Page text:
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  1. The things went this way: In South America -as in Spain- Absinthe was known as "Ajenjo". In Argentina between 1890 - 1914 existed the only absinthe´s disteillery in South America that I have record named Ajenjo Arbide ("The distillery was a small one, and it was not in the city of Buenos Aires, but in the town of Rosario, about 300 kilometers north of the capital city") [1]. By the other side Pernord Fils was distribuited in Argentina, Uruguay and Paraguay, that caused that Absinthe was also known as "Pernord" and with this name Absinthe appear in some tango lyrics. The other name used to reffer to "Ajenjo" in Tango Lyrics was "Suisse". After this brief history introduction I want to post in this topic Tango songs about Absinthe or in connection with. To the begining, the most famous of them: "Copa de Ajenjo/Cup of Absinthe" COPA DE AJENJO (not is the best "video", but maybe is one of the best interpretations of the song) L: Carlos Pesce. M: Juan Canaro. I Suena tango compañero, suena que quiero cantar, porque esta noche la espero y se que no ha de llegar, y en esta copa de ajenjo en vano pretendo mis penas ahogar; suena tango compañero, suena que quiero llorar. II Pensar que la quise tanto y embrujao por sus encantos hoy perdi la dignidad; soy un borracho perdido que en la copa del olvido busca su felicidad; son caprichos del destino que lo quiso una mujer, si esta marcado mi sino quien sabe si ha de volver... pero yo la esperare!... Suena tango compañero como una recordación, si lloro porque la quiero, son cosas del corazón! Sirva otra copa de ajenjo que a nadie le importa si quiero tomar, porque esta noche la espero y se que no ha de llegar... My translation: I Sounds, tango my friend, Sounds, cause I want to sing, This night I wait for her And I know she´s not gonna arrive, And in this cup of Absinthe In vain my pains I want to drown, Sounds, tango my friend, Sounds, I want to cry. II I loved her so much And haunted by her charms Today I lost my dignity; I`m a hopeless drunk That in the cup of the oblivion Wants his happiness; Whims of fate are That a woman loved him, If my fate is marked Who knows she´s gonna back… But I wait for her! Sounds, Tango my friend Like a rememberance, If I cry cause I love her, Is because things of the heart are! Serve another Absinth drink Nobody cares if I´m gonna get drunk, Cause this night I wait for her And I know she`s not gonna arrive… [1] This information was provided by Oscar Vicario, the great grandson of one of the proprietors and published at The Virtual Absinthe Museum.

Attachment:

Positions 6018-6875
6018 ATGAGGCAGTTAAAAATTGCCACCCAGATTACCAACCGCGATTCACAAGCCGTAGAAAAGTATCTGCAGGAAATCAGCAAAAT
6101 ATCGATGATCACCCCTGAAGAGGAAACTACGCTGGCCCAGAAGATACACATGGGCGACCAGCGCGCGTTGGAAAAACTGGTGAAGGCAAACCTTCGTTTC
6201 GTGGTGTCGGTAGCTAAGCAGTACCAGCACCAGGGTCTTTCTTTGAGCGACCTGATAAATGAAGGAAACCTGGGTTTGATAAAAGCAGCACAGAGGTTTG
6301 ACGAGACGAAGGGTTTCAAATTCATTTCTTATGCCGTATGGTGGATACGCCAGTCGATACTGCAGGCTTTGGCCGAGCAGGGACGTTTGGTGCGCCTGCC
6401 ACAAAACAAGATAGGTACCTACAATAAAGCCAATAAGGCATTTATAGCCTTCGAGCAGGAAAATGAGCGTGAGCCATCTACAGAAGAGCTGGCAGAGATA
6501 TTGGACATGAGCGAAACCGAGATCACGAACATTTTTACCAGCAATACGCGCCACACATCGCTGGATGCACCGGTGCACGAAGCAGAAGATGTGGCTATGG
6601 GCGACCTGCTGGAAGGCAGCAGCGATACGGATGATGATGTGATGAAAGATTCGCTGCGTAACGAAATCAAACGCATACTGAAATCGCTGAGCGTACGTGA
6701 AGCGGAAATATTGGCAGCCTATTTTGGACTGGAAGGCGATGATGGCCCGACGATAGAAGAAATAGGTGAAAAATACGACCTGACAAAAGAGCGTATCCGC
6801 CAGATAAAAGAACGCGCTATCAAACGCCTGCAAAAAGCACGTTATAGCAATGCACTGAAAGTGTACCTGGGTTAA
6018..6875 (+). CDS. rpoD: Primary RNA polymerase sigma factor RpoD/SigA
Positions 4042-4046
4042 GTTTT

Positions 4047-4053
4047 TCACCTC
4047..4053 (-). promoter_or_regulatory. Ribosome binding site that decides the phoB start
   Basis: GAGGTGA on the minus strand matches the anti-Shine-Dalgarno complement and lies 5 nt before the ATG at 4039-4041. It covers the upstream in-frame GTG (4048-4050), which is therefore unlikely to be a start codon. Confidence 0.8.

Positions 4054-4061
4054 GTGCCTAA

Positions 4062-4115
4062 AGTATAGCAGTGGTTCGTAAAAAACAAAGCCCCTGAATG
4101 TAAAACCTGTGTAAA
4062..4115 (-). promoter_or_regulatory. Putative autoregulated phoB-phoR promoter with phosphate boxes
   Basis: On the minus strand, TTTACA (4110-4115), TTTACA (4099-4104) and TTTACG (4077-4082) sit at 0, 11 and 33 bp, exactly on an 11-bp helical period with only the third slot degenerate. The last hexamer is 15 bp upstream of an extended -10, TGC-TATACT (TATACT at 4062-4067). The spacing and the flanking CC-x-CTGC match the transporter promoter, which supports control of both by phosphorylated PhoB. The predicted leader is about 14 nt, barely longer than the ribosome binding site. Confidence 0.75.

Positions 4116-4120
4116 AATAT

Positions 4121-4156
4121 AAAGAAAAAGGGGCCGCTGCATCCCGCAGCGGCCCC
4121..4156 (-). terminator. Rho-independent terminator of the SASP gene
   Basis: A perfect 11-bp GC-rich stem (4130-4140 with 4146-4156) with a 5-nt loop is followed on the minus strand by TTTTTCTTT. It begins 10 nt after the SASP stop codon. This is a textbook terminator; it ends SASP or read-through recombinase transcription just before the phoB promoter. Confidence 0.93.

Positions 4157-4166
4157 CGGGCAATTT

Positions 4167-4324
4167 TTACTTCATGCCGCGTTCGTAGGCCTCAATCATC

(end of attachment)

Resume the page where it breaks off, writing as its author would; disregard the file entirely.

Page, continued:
2. Does anybody have available/could send me a copy of: P.E. Prestiwch. (1979). Temperence in France: The Curious Case of Abisnthe. Historical Reflections (Canada) 6: 301 ? I've got some additional articles and such that I'm looking for, so if anyone has a minor library I can raid, I'd really appreciate it. Cheers!